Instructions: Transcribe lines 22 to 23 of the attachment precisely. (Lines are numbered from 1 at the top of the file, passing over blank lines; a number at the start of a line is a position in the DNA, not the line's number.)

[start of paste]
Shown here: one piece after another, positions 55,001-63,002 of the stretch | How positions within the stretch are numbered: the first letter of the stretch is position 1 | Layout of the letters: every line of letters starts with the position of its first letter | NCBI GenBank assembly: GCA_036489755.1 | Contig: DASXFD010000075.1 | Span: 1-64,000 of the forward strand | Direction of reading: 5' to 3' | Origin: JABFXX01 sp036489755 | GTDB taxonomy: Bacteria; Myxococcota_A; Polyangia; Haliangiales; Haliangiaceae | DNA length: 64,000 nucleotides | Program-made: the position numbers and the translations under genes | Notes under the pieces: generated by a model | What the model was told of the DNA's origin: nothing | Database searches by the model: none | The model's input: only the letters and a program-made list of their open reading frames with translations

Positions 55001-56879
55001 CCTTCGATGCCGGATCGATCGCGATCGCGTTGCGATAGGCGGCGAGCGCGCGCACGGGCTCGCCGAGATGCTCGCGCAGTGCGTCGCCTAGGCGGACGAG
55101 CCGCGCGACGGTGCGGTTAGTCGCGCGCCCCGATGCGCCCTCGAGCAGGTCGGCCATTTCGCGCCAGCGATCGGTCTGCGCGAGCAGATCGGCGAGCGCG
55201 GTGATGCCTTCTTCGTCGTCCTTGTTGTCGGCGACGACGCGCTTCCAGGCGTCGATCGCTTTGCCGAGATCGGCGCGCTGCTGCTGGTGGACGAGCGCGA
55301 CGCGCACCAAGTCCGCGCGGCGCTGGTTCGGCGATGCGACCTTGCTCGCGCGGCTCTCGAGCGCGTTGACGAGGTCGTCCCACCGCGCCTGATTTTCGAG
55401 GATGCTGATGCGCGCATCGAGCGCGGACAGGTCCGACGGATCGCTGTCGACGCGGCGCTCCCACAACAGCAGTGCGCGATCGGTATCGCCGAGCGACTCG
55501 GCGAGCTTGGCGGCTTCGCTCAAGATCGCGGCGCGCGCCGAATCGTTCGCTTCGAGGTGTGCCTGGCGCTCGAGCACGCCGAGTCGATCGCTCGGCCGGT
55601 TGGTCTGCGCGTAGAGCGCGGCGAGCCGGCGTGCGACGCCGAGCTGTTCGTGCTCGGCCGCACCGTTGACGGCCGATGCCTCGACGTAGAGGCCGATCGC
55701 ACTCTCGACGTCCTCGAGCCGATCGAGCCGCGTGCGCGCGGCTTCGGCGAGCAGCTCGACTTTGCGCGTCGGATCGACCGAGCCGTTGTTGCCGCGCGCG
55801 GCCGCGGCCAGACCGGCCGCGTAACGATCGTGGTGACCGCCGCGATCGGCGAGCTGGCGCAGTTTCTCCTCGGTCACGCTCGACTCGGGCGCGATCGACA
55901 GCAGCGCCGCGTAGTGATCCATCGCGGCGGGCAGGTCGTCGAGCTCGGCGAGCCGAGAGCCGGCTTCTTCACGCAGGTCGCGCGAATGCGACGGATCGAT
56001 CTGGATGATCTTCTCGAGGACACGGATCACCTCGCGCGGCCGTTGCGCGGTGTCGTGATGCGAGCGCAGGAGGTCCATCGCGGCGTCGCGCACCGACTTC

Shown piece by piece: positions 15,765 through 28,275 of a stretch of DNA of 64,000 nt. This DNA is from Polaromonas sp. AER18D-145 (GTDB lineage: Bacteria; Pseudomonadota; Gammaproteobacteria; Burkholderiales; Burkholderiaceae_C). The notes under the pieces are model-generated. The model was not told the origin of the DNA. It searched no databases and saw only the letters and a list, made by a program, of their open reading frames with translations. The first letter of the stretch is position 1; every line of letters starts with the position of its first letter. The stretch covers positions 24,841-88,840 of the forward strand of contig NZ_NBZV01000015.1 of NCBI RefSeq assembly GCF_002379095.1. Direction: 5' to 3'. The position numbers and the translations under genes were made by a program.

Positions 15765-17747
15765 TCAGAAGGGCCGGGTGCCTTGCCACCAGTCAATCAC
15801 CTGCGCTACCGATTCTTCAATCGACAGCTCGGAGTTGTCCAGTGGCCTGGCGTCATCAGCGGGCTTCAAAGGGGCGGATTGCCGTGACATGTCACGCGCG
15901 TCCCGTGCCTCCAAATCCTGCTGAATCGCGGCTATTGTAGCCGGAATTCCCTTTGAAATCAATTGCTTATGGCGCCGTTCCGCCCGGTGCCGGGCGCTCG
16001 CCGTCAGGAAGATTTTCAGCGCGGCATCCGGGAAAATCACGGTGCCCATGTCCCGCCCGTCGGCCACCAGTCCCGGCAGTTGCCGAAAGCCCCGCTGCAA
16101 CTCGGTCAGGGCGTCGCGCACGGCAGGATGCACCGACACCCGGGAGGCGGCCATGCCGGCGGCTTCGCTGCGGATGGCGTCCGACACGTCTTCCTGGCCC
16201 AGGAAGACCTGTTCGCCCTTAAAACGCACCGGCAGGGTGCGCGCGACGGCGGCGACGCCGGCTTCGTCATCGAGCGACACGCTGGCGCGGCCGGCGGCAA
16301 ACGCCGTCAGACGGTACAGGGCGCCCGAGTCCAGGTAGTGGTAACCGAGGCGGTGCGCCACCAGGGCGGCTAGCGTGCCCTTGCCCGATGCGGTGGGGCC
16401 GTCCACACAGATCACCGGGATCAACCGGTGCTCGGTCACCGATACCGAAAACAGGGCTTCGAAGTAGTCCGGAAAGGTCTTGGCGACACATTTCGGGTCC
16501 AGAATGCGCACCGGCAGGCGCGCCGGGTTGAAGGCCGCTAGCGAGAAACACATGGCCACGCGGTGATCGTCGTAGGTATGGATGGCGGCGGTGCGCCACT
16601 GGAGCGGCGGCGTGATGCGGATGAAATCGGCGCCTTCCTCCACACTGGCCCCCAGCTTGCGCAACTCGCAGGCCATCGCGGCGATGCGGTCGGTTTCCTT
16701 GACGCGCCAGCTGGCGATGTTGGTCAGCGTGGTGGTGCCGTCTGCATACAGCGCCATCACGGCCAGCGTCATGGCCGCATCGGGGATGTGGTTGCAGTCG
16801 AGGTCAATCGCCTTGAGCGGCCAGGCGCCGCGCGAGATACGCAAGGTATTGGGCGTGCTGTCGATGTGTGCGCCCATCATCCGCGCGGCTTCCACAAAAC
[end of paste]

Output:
16301 ACGCCGTCAGACGGTACAGGGCGCCCGAGTCCAGGTAGTGGTAACCGAGGCGGTGCGCCACCAGGGCGGCTAGCGTGCCCTTGCCCGATGCGGTGGGGCC
16401 GTCCACACAGATCACCGGGATCAACCGGTGCTCGGTCACCGATACCGAAAACAGGGCTTCGAAGTAGTCCGGAAAGGTCTTGGCGACACATTTCGGGTCC